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Proposed Rules Addressing LIBOR Phase-out Help Ease Reissuance Concerns

Since the 2017 announcement that the London interbank offered rate (“LIBOR”) may be phased out after the end of 2021, the municipal finance industry has been concerned that changes to debt obligations and related financial products necessary to address the phase out could cause an unexpected “reissuance” of the debt for federal tax purposes, which could result in negative consequences for issuers and debtholders.  In response to these concerns, on October 9, 2019, the Department of the Treasury released Proposed Regulations addressing, among other things, whether changes arising out of the end of LIBOR will result in a reissuance for federal tax purposes (the “Proposed Regulations”).

In general, the Proposed Regulations provide favorable guidance that should help avoid a reissuance in most instances.  In particular, the Proposed Regulations provide that, if the terms of a debt instrument or non-debt contract (e.g., a swap) are changed to reference a “qualified rate” in lieu of (or as a fallback to) LIBOR and the change does not change the fair market value of the debt instrument or non-debt contract or the currency of the reference rate, then such change will not result in a reissuance for federal tax purposes.  For example, if the terms of a variable rate bond that has an interest rate based on USD-LIBOR are changed to provide an interest rate based on the Secured Overnight Financing Rate published by the Federal Reserve Bank of New York (commonly referred to as “SOFR”), such change typically will not trigger a reissuance of the bond, so long as the fair market value of the bond remains the same.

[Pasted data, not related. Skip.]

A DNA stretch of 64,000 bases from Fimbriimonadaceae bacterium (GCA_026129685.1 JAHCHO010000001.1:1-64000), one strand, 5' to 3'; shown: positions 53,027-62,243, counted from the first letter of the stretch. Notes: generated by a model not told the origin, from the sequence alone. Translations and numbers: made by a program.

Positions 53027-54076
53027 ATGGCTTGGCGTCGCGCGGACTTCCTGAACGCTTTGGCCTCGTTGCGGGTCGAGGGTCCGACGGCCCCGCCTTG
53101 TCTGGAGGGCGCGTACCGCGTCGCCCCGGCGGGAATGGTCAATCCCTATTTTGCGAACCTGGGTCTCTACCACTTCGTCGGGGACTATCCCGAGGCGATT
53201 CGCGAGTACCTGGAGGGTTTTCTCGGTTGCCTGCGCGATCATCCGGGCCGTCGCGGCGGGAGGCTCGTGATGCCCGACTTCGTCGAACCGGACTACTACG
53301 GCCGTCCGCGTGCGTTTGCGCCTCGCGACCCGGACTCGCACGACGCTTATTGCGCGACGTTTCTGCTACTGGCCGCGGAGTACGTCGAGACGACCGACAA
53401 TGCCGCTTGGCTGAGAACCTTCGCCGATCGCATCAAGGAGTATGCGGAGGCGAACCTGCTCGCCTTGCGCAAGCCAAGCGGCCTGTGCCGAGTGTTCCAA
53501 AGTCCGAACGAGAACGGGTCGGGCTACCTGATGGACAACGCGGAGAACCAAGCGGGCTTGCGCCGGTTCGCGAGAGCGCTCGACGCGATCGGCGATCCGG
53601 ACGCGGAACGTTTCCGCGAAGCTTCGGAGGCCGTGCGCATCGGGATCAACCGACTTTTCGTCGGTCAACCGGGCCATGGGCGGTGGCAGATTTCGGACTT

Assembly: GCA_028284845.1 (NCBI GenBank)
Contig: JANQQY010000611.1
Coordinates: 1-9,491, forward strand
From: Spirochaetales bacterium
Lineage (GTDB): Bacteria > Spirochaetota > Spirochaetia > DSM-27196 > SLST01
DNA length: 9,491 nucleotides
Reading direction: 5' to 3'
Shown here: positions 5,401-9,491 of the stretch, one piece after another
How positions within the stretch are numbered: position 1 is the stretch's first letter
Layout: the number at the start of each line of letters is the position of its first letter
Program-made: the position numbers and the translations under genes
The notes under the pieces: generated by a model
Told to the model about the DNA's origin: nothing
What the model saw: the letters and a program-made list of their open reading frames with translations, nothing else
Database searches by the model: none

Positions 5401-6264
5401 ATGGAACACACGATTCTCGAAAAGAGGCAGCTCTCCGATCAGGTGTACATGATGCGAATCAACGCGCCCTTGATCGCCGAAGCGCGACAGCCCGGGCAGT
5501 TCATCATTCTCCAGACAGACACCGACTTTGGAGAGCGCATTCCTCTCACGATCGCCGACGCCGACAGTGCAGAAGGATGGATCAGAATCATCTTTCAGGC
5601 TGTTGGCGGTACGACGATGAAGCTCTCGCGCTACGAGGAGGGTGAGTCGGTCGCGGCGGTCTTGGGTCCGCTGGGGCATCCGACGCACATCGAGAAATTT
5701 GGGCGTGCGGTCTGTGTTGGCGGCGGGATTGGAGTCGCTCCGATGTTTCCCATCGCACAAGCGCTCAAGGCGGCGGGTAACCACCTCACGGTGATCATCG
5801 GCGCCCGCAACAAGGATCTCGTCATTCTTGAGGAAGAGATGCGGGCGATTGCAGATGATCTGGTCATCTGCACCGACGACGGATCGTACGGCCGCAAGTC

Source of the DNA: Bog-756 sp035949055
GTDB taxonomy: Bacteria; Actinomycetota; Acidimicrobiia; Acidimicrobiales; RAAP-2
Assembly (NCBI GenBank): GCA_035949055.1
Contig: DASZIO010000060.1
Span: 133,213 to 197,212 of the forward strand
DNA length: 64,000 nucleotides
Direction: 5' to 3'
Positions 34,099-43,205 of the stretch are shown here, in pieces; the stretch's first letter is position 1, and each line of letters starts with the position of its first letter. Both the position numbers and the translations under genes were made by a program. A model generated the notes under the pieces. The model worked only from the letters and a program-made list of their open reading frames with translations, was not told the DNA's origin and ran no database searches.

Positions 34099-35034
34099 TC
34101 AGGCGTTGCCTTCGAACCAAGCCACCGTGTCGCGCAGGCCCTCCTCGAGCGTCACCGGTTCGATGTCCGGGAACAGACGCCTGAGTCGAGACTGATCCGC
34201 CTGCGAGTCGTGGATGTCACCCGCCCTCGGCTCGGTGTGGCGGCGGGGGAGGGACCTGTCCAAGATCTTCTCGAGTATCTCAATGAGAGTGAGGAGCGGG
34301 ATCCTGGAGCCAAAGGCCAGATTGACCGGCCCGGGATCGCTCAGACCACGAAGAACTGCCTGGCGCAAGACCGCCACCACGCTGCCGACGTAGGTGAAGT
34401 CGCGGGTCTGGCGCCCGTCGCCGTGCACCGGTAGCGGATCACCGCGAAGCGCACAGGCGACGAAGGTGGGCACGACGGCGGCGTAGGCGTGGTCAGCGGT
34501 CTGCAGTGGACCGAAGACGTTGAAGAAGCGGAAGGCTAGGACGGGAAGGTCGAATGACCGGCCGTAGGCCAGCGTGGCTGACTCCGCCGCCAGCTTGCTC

The Proposed Regulations name certain existing rates that are “qualified rates,” but also provide for flexibility to accommodate other rates.   Further, to assist in addressing the fair market value requirement, the Proposed Regulations provide two safe harbors – one based on historic average of rates and the other on arm’s length negotiations – that, if met, will result in the requirements to be deemed satisfied. 

It is expected that, in some instances, changes to address the LIBOR phase out will include “associated alterations” that are reasonably necessary to implement the change.  For example, a party may be required to make a one-time payment to offset the change in value of the debt-instrument that results from the replacement of LIBOR with a qualified rate. The Proposed Regulations provide that changes that fall within the definition of “associated alterations” will not result in a reissuance.  However, other contemporaneous changes (e.g., an increase in the rate to address deterioration of an issuer’s credit) must be analyzed separately and may trigger a reissuance.

The final version of Regulation will likely see changes as Treasury responds to comments on the Proposed Regulations, but the Proposed Regulations evidence a willingness to provide guidance setting a path forward that does not involve widespread reissuances and should help ease some of the concerns caused by the phase out of LIBOR.  A taxpayer may choose to apply the Proposed Regulations to changes occurring on or after October 9, 2019, as long as the taxpayer and its related parties do so consistently.